Climate change strike . . . Waitaki Girls' High School students leading the local climate change rally are (from left) Alyssa Greaney, Simran Sadler, Storm Voyce-McCulloch, Molly Hurst and Breanna Greaney, all 17. PHOTO: REBECCA RYAN

They are too young to vote, but they are sending a strong message to the Government – “this is our future”.

Pupils from Oamaru secondary schools will gather at Waitaki Girls’ High School on May 24 to join the global “School Strike 4 Climate” action strike.

Tens of thousands of young people around the world are expected to walk out of class on the same day to call politicians to action in tackling what they see as the greatest threat to their future.

Oamaru’s rally was initiated by senior Waitaki Girls’ High School pupils, who have invited St Kevin’s College and Waitaki Boys’ High School pupils to join them.

They will gather on the Waitaki Girls’ High School lawn at 2.20pm next Friday for the rally, which will include a question and answer session with Waitaki MP Jacqui Dean and Waitaki district deputy mayor Melanie Tavendale.

Waitaki Girls’ High School Enviro Club co-captain Breanna Greaney (17) said strike action gave Oamaru secondary school pupils the opportunity to play a key role in democracy.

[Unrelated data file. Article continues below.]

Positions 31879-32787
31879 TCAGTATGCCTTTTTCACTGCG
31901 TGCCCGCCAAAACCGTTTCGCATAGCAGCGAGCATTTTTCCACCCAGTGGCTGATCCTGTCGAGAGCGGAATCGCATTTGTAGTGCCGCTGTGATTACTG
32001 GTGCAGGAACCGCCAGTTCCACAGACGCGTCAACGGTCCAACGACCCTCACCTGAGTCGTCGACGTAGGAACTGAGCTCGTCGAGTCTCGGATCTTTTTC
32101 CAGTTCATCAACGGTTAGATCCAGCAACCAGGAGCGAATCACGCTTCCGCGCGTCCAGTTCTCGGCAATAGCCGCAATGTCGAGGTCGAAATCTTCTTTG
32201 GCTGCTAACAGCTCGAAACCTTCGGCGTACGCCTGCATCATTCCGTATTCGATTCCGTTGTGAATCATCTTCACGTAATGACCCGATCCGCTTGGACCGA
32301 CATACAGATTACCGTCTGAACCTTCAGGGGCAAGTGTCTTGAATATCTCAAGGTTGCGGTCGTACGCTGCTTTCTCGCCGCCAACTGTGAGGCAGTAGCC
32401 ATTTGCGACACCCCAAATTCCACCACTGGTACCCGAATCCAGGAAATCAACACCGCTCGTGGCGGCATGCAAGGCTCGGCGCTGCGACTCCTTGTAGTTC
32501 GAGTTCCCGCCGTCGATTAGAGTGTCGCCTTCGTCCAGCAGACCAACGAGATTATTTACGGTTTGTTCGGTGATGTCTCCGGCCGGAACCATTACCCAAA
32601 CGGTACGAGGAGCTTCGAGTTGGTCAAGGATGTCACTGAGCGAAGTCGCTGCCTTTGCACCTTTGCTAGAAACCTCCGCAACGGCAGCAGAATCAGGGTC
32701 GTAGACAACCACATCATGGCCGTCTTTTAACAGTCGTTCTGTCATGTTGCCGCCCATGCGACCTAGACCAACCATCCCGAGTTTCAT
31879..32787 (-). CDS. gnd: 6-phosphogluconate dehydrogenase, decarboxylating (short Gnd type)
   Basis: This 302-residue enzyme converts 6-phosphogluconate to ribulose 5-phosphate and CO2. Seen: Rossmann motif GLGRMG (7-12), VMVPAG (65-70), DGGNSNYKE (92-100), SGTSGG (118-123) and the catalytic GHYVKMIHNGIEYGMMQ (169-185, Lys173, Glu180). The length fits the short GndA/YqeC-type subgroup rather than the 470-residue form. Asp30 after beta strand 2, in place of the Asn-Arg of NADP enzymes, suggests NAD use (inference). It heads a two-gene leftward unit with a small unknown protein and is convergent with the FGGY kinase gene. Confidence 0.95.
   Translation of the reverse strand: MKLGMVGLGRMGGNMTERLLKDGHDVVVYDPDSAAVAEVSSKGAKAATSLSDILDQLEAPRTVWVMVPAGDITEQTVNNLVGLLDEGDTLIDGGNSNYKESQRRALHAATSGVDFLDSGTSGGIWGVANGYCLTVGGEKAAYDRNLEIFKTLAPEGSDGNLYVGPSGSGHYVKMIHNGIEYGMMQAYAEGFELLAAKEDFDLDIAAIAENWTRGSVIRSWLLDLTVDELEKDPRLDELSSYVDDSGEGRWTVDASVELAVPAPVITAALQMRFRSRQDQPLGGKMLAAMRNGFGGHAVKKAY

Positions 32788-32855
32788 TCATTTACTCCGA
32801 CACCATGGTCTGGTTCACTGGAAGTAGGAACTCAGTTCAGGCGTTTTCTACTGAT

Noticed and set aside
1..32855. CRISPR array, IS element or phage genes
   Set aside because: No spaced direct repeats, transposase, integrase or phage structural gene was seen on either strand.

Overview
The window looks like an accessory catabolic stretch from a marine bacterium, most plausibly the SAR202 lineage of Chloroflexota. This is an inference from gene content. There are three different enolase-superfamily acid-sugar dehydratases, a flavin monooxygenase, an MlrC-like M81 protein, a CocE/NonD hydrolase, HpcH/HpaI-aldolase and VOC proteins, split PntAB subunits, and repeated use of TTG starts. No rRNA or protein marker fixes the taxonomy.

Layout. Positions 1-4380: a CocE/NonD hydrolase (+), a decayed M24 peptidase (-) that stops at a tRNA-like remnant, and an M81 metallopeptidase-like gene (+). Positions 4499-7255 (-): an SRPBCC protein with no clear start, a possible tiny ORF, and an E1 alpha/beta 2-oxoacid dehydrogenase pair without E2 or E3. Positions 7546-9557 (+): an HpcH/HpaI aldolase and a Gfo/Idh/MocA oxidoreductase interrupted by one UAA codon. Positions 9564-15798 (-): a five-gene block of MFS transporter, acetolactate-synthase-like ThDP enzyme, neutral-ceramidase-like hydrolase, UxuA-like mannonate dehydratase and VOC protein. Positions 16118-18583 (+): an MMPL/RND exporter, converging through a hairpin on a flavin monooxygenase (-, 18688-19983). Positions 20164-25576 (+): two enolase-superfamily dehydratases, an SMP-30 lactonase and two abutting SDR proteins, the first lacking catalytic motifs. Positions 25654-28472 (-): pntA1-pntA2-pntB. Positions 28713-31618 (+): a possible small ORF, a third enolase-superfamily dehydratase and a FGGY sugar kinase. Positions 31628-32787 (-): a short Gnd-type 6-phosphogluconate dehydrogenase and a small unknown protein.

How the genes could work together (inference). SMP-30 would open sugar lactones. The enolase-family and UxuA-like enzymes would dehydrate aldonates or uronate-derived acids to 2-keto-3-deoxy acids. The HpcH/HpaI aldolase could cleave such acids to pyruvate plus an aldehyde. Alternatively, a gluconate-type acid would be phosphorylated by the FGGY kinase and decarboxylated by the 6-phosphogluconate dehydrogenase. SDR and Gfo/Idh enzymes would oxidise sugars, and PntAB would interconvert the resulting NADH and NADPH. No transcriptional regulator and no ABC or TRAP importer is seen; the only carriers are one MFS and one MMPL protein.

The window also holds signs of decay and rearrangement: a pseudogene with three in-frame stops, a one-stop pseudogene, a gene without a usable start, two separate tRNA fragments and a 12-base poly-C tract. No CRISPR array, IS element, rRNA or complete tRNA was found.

“This is our vote,” Breanna said.

The rally, which was supported by Waitaki Girls’ High School senior management, would be a way to urge politicians to act against climate change, while also highlighting local environmental problems and practical solutions, she said.

Those gathered would be invited to write notes of ways they could contribute to a more sustainable future. It could be pledging something small – for example, using beeswax wraps instead of cling wrap or making efforts to buy more pre-loved clothing.

“The smallest of steps lead to big changes, and that change needs to begin now,” she said.

The notes would be gathered and made into some form of mural.

“We just really wanted to get involved in a more practical way – we want to put our voice out there and make a difference,” she said.

“It’s our future and it’s important that we put our voice to it.

“We think it’s an issue all generations should be concerned about.”

Fellow Enviro Club member Simran Sadler (17) said young people sometimes got a bad reputation for being apathetic, but that was not their experience.

They were passionate about issues that impacted their future – and tired of waiting for leaders to make the changes necessary to tackle climate change.

“We’re taking action and showing that we care,” Simran said.Asics shoesadidas zulu trainers for black kids shoes girls